In December, San Jose Mayor Sam Liccardo officially endorsed former New York City Mayor Michael Bloomberg for the Democratic Presidential nomination.
Liccardo’s decision came less than a week after Liccardo announced he would endorse California Senator Kamala Harris (D-CA), days before she subsequently dropped out.
“I supported Kamala Harris for the same reason that I support Mike Bloomberg and that is — we’ve got the biggest bully in the history of the planet occupying the White House and I want to support those who can take down bullies,” said Liccardo in a press conference. “Kamala Harris has shown through her career that she’s willing to take on bullies and Mike Bloomberg has shown time and time again that he’s willing to take on big oil, he’s willing to take on the gun industry, he’s willing to take on big soda — Coke and Pepsi — with initiatives throughout the country, and for years now he has been doing all he can to create opportunities for cities to take on their biggest challenges.”
Mayor Liccardo was Bloomberg’s first big California-based endorsement and was subsequently named co-chair for the campaign. In addition to advising Bloomberg, Liccardo has been speaking and campaigning on his behalf.
This has brought unwavering support from the Mayor, despite many San Jose voters not liking their Mayor’s endorsement. Liccardo himself has gone on the defensive for Bloomberg, especially in regards to his ‘stop-and-frisk’ Mayoral programs in New York, his climate policy, and his poor debate performances.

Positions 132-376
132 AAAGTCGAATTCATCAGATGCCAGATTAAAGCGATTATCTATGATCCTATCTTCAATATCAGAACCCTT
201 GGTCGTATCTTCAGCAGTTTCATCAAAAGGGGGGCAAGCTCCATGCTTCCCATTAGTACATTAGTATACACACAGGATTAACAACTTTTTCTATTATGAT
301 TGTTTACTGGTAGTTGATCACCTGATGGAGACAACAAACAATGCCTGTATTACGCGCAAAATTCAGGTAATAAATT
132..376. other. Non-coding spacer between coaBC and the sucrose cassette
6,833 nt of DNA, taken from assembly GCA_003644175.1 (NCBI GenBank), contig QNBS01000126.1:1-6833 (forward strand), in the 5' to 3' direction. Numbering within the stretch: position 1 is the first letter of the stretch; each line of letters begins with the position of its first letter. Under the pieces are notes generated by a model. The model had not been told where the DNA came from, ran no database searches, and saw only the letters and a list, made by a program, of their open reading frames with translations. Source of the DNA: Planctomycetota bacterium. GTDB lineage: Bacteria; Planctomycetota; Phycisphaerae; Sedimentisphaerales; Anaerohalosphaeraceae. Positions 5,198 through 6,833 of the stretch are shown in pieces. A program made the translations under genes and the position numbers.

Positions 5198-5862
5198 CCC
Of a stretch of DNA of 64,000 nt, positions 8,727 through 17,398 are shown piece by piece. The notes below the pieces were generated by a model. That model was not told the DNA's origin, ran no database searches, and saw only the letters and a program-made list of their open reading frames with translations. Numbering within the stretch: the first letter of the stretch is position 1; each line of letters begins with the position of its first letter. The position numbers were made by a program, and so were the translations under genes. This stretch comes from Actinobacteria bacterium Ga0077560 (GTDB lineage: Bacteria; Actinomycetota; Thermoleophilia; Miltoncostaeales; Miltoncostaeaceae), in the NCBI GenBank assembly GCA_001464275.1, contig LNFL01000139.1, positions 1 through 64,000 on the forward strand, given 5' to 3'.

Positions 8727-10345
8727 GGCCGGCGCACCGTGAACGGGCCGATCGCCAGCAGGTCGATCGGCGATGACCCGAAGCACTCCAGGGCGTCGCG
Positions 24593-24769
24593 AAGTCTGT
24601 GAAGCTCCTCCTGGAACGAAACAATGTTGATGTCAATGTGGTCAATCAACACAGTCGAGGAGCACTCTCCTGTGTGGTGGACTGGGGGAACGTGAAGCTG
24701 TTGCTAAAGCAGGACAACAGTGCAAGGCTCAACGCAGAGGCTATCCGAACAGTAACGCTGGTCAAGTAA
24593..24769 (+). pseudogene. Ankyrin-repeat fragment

“I didn’t support Mike Bloomberg because I thought he was the orator that was going to win the debate,” explained Liccardo in a recent San Jose Spotlight interview. “I supported him because he is the candidate who has demonstrated through his leadership — in New York and since — that he is able to rise above that divisiveness that has paralyzed our country over the last several years, and because I think he’s the candidate in the best position to beat Donald Trump.”
“I respect the fact that around a host of issues from affordable housing to climate change to gun violence, Mike has actually gotten things done. Frankly, it’s very difficult for any legislator to ever say they accomplished anywhere near that amount because they simply were not in the executive position to be able to get things done.”
“As mayor or governor or president, you have that ability. It’s a different skill set.”
California’s Primary is Tuesday March 3, 2020.
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